Eating Disorders Diagnosis
Eating Disorder Diagnosis: Challanges
Because of the secretive habits of many individuals with eating disorders, their conditions often go undiagnosed for a long time. In the case of anorexia nervosa, signs such as extreme weight loss are more visible. Bulimics who maintain normal body weight, on the other hand, may be able to hide their condition to the casual observer. Family members and friends might notice some of the following warning signs of an eating disorder.
A person with anorexia may do the following things:
- Eat only "safe" foods, usually those low in calories and fat
- Have odd rituals, such as cutting food into small pieces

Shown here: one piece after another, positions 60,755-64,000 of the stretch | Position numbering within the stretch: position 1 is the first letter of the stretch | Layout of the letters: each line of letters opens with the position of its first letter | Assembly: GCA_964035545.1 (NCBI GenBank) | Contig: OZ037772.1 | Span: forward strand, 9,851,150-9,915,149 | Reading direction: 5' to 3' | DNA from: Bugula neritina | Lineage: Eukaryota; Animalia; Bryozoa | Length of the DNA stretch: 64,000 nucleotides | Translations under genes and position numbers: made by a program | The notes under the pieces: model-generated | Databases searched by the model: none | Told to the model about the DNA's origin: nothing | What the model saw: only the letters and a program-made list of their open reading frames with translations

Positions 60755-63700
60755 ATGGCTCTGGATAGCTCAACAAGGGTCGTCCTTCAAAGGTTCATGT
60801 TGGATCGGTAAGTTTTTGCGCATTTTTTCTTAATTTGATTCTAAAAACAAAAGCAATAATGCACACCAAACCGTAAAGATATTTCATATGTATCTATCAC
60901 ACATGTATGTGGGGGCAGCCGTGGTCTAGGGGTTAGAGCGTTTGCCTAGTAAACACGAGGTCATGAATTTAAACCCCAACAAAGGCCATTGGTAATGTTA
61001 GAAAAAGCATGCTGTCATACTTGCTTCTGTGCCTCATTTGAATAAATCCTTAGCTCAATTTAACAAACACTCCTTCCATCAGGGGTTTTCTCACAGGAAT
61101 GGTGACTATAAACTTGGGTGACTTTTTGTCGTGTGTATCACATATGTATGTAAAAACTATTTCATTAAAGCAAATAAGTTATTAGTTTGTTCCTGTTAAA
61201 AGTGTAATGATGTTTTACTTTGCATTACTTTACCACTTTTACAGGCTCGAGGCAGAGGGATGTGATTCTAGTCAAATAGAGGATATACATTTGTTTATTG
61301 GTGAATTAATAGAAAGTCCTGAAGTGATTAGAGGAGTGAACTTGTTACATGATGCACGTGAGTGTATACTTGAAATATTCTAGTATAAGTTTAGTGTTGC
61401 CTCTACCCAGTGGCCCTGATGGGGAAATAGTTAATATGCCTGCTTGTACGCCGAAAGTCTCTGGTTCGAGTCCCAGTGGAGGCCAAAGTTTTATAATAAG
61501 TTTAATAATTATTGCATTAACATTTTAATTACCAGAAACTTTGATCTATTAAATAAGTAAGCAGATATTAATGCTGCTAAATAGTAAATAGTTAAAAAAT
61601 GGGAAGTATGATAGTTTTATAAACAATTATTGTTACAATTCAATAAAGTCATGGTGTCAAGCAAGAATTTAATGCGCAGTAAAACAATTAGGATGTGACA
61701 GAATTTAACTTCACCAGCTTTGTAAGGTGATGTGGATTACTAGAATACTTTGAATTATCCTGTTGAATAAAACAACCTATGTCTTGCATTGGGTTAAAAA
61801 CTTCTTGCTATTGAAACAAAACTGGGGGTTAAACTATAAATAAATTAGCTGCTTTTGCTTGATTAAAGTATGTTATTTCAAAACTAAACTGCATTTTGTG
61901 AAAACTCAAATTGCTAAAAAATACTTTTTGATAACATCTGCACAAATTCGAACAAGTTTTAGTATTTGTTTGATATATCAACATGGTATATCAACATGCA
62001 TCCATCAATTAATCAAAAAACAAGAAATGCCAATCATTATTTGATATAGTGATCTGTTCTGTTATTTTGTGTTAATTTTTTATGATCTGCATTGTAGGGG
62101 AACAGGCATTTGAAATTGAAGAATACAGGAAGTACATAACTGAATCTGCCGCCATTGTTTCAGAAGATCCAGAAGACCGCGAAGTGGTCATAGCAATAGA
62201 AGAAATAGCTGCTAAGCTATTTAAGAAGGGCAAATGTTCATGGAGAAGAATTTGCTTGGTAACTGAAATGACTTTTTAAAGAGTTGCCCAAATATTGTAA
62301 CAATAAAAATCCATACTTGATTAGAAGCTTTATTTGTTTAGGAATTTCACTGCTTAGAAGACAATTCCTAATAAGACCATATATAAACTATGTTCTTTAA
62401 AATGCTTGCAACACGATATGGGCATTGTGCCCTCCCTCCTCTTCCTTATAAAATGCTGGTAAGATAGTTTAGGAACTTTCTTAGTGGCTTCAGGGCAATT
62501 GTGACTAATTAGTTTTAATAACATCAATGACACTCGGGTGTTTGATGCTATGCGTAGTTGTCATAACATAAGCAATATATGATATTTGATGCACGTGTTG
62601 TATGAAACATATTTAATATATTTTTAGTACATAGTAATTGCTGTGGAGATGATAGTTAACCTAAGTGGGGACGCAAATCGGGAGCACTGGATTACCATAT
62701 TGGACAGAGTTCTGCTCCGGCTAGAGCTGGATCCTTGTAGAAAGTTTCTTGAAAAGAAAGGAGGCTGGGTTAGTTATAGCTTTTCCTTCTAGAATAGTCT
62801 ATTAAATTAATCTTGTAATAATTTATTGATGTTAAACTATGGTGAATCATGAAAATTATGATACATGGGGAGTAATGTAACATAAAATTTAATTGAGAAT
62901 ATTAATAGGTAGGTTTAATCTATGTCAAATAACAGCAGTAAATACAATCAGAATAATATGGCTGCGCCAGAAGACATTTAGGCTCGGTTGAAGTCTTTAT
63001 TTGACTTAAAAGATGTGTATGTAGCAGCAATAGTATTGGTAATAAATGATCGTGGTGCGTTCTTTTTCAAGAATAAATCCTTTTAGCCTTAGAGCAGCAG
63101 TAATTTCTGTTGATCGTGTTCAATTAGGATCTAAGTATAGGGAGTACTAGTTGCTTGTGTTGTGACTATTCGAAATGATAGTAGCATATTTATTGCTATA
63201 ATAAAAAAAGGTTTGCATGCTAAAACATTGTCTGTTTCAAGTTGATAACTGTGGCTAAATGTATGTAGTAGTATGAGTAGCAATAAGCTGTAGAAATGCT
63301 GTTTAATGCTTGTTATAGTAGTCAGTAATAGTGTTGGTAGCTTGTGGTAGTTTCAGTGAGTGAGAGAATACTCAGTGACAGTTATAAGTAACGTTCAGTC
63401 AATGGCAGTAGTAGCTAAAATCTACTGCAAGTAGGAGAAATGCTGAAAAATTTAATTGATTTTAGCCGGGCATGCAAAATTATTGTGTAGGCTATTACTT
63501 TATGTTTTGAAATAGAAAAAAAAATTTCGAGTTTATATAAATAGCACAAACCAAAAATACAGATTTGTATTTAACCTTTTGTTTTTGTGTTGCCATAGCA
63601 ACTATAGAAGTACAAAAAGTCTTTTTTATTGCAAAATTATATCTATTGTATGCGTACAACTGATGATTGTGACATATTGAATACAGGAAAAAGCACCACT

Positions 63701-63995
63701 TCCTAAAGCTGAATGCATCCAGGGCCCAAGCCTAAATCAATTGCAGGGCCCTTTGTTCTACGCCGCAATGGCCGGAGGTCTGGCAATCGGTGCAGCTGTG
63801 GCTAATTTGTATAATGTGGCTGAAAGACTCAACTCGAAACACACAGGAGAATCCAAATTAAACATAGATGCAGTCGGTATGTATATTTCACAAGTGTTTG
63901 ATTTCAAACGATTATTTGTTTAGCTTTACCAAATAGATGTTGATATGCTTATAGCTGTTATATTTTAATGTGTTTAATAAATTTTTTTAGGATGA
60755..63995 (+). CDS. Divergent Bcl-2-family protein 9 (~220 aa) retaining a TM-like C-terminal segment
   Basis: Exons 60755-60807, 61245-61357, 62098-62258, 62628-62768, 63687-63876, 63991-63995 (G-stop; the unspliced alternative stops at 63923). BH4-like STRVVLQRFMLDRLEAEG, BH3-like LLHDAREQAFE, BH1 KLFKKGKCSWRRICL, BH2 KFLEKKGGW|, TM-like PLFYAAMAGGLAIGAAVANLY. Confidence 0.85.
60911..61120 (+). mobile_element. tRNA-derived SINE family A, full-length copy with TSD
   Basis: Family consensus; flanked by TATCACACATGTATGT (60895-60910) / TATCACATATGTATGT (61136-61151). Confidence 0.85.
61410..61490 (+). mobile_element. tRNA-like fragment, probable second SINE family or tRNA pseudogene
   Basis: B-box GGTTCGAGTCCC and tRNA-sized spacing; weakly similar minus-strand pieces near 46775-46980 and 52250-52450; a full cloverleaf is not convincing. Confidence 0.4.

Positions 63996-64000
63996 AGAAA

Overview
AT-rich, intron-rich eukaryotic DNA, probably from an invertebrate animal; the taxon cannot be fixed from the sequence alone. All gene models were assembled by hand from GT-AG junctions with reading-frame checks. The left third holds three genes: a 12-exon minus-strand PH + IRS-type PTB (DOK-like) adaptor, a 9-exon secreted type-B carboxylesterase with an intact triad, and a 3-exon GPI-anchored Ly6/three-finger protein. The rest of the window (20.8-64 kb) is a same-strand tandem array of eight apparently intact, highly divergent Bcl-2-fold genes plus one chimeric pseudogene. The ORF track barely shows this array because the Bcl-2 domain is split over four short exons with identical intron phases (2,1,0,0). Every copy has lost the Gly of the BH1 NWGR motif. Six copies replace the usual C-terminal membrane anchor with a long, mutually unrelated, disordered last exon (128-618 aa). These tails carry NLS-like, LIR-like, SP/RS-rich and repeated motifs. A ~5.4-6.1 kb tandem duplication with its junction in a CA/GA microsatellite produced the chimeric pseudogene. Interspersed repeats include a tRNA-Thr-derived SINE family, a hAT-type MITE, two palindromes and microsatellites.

- Spend more time playing with food than eating it
- Cook meals for others without eating
- Engage in compulsive exercising
- Dress in layers to hide weight loss
- Spend less time with family and friends, becoming more isolated, withdrawn, and secretive.
A person with bulimia may do the following things:
- Become very secretive about food, spending a lot of time thinking about and planning the next binge
- Take repeated trips to the bathroom, particularly after eating
- Steal food or hoard it in strange places
- Engage in compulsive exercising.
If someone you know is displaying any of these characteristics, this person should be taken to a physician, nutritionist, or other professional with expertise in diagnosing eating disorders.
Diagnosing Eating Disorders or Another Medical Condition
Before making an eating disorder diagnosis, the healthcare provider will also consider other medical conditions that can share similar symptoms with eating disorders. Some of these conditions include: